Each core processor (core 0, core 1, core 2, and core 3) on sockets 0, 1, 2, and 3 communicates with a memory controller hub (MCH) 106, also known as a North bridge, via a front side bus 108. MCH 106 communicates with system memory 110 via a memory bus 112. System memory 110 is partitioned into two parts, Mem 1 and Mem 2. Mem 1 is used to store data for main partition 102 and Mem 2 is used to store data for sequestered partition 104. MCH 106 recognizes the partitioning and will route memory requests from main partition 102 to Mem 1 and memory requests from sequestered partition 104 to Mem 2. MCH 106 may also communicate with an advanced graphics port (AGP) 114 via a graphics bus 116.
MCH 106 communicates with an I/O controller hub (ICH) 118, also known as a South bridge, via a peripheral component interconnect (PCI) bus 120. ICH 118 may be coupled to one or more I/O (Input/Output) component devices, such as, but not limited to, a plurality of network interface controllers (NICs) 122, 124, and 126 via a PCI bus 134. In an embodiment of the present invention, NICs 124 and 126 are I/O devices dedicated solely to main partition 102 and NIC 122 is an I/O device dedicated solely to sequestered partition 104.
Although other types of I/O component devices may be used, NICs 122, 124, and 126 were chosen as exemplary I/O component devices for enabling IP (Internet Protocol) network communications for both main partition 102 and sequestered partition 104, respectively. One skilled in the relevant art(s) would know that other I/O component devices capable of enabling IP (Internet Protocol) network communications may be used as well.
Core processors 0-3 may be IA64 (Itanium) processors manufactured by Intel® Corporation, located in Santa Clara, Calif., or any other type of processors capable of carrying out the methods disclosed herein. Although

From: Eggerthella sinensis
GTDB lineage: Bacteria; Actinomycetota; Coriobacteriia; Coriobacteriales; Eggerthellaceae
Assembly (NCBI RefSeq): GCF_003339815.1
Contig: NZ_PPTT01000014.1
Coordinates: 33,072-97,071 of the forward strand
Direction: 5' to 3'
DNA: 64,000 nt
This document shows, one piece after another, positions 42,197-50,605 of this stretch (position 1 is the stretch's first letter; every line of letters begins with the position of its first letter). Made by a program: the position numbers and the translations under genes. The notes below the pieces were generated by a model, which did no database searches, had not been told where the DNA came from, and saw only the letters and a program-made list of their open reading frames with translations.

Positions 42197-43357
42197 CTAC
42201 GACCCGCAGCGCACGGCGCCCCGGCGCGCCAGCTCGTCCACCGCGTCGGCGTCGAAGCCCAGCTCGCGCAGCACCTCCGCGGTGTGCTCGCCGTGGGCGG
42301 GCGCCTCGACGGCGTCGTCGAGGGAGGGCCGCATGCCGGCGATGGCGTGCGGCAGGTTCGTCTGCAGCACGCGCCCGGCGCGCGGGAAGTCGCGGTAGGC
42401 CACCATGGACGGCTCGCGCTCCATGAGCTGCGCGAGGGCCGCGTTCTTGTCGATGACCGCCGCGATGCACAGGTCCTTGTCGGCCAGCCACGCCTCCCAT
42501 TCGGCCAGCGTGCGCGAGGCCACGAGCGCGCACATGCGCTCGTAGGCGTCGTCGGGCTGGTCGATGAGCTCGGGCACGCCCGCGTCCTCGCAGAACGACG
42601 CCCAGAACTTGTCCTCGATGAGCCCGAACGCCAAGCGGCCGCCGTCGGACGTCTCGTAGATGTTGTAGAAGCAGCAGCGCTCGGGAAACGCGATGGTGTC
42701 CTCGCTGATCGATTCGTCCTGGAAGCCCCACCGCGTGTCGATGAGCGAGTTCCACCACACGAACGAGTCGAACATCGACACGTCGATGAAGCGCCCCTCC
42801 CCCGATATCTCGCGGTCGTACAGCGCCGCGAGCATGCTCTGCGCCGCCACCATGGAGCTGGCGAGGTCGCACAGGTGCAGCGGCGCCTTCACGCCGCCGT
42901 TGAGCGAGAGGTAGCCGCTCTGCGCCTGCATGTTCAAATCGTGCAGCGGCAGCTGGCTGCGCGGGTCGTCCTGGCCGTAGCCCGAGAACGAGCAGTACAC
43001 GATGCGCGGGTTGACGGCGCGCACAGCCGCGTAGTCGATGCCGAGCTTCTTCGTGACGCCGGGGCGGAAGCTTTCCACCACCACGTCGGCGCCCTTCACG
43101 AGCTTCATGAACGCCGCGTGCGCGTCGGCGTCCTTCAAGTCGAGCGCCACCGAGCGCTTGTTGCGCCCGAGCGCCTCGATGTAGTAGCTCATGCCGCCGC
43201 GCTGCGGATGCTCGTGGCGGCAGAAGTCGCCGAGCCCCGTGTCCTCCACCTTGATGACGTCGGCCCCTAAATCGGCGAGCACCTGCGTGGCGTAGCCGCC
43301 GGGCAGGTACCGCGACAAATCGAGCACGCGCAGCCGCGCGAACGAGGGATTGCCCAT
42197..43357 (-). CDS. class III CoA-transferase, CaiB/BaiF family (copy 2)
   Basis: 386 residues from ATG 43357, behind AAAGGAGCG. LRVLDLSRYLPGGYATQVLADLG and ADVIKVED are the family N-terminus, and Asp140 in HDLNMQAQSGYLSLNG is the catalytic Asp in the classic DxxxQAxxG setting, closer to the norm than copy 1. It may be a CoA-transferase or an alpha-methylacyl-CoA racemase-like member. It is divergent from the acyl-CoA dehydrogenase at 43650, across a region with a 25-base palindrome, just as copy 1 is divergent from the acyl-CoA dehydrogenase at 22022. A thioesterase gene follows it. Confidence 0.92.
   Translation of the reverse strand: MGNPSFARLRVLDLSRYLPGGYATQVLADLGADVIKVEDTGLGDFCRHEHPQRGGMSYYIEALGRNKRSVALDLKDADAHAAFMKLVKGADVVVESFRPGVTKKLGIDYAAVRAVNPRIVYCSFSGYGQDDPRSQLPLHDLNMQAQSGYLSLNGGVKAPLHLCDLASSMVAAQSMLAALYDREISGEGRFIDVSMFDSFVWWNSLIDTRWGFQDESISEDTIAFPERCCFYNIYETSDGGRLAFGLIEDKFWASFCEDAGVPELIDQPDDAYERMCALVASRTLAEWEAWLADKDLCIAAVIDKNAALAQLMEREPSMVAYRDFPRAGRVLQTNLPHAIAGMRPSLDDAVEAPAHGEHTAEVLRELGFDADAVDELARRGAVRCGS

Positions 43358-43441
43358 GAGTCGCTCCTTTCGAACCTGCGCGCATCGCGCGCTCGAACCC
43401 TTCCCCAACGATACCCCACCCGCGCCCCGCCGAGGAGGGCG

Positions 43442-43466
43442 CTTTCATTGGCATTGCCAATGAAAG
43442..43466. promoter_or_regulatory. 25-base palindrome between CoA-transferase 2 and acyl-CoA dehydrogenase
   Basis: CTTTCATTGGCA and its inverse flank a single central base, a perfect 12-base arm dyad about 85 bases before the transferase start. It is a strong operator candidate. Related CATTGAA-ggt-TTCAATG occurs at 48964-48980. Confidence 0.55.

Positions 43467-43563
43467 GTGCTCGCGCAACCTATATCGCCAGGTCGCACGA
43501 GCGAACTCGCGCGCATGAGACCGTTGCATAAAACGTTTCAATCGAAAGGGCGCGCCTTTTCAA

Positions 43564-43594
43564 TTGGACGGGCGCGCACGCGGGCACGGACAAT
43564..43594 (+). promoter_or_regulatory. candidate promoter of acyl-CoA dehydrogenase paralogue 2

As previously indicated memory 110 is partitioned into two parts, Mem 1 and Mem 2 for use by main partition 102 and sequestered partition 104, respectively. Memory 110 may be a hard disk, a floppy disk, random access memory (RAM), read only memory (ROM), flash memory, or any other type of medium readable by core processors 0-3. Memory 110 may store instructions for performing the execution of method embodiments of the present invention.
Nonvolatile memory, such as Flash memory 132, may be coupled to ICH 118 via a SPI (System Parallel Interface) bus 130. In embodiments of the present invention, BIOS firmware may reside in Flash memory 132 and at boot up of the platform, instructions stored on Flash memory 132 may be executed. In an embodiment, Flash memory 132 may also store instructions for performing the execution of method embodiments described herein.
VoIP offload engine 128 allows telephony usage over an IP (Internet Protocol) network through the digitization and packetization of voice transmissions. VoIP offload engine 128 converts analog voice signals to digital signals, which are then compressed and translated into digital packets for transmission over the Internet to a receiver. The receiver can then decompress and depacketize the data back into an analog signal for listening over a speaker, earpiece, or any other device that enables one to hear analog signals.
With platform topology 200, main partition 202 may have reason to use VoIP functionality. Thus, with this embodiment, components, such as, for example, VoIP offload engine 216 and NIC 220 within sequestered partition 204 are not solely dedicated to sequestered partition 204, and therefore, may be utilized by main partition 202. In this instance, an Inter-Partition Bridge (IPB) 222 is used to communicate between main partition 202 and sequestered partition 204. Prior to launching VoIP offload engine 216, Inter-Partition Bridge routing must be established for sequestered partition 204. In other words, a method for routing requests/results to and from sequestered partition 204 for use of components within sequestered partition 204 by main partition 202 must be established. Once the IPB routing has been established, VoIP offload engine 216 may be loaded into memory and launched. A routing mechanism must also be established for NIC 220 so that sequestered partition 204 may have priority status to receive the attention of NIC 220 when it is not purely dedicated to sequestered partition 204.
Embodiments of the present invention can also be implemented in a virtualized platform topology.